State Welfare Policies and Children’s Living Arrangements
Changes in welfare legislation throughout the 1990s attempted, among other things, to promote marriage and decrease single parenthood. However, little research considers how such policies influence children’s living arrangements. This article uses data from the Survey of Income and Program Participation to relate welfare reform policies to the likelihood that children live in one of three living arrangements: with married parents, with a single parent, or with a parent and another adult. Unlike previous work, the study differentiates the ways in which various types of Temporary Assistance for Needy Families (TANF) policies, such as time limits, sanctions, and income disregards, predict children’s living arrangements. Overall, results show very few robust associations between welfare policies and children’s living arrangements.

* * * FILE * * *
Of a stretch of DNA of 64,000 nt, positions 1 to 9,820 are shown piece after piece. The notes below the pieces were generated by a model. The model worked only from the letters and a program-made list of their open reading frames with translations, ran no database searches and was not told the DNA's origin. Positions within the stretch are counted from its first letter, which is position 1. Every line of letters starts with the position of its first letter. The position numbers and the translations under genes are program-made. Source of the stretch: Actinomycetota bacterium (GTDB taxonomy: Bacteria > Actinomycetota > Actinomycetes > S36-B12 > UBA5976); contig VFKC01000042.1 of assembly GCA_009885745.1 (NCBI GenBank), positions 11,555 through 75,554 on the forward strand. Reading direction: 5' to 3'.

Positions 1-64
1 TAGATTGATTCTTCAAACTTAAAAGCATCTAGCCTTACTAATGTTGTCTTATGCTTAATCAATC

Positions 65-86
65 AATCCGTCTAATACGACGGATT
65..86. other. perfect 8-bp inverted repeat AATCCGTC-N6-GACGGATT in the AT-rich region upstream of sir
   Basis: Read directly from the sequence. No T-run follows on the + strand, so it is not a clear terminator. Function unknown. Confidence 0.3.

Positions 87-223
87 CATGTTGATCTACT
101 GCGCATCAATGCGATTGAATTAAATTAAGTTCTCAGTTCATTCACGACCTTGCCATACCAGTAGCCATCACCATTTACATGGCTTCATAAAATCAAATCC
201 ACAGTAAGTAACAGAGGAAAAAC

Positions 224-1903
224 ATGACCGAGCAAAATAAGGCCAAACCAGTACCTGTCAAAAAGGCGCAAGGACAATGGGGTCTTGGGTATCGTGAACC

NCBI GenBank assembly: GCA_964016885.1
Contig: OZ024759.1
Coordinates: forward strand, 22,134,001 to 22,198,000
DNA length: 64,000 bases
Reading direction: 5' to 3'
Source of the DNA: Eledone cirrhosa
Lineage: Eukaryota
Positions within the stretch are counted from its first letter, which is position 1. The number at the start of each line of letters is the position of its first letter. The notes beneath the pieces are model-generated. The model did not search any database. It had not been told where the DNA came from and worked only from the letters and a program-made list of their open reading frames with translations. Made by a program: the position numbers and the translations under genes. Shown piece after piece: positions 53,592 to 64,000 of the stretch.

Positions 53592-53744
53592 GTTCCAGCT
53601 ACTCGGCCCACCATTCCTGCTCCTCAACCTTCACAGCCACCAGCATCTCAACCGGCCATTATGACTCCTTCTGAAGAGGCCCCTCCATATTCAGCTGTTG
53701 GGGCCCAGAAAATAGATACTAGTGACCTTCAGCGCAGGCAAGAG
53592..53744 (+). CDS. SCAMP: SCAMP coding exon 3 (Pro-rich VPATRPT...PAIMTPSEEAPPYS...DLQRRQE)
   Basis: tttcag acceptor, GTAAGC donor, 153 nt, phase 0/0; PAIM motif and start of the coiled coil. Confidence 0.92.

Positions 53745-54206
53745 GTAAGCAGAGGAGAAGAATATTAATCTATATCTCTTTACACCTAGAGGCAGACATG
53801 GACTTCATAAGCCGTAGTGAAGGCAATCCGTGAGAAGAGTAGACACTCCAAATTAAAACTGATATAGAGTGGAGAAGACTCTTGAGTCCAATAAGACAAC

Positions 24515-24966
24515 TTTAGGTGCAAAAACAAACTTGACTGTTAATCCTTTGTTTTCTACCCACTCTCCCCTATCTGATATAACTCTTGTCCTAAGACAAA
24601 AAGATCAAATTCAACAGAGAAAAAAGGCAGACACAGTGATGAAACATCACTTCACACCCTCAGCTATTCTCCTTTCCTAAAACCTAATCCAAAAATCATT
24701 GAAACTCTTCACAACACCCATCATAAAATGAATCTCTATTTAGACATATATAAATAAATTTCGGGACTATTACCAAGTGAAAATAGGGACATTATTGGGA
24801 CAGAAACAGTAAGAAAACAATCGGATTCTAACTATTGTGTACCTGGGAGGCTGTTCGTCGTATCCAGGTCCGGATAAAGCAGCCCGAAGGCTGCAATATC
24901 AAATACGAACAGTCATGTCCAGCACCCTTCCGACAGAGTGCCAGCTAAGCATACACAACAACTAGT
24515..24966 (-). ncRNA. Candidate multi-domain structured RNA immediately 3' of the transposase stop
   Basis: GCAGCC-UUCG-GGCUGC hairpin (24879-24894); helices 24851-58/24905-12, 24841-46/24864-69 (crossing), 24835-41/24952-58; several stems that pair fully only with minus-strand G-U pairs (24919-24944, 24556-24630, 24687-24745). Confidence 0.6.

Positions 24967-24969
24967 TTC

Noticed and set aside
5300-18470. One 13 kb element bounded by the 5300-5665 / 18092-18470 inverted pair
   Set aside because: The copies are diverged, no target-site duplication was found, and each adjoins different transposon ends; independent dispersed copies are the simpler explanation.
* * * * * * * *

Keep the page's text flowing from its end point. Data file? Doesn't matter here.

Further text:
Policy Analysis and Management
Previously Published As
Social Service Review (September 2009)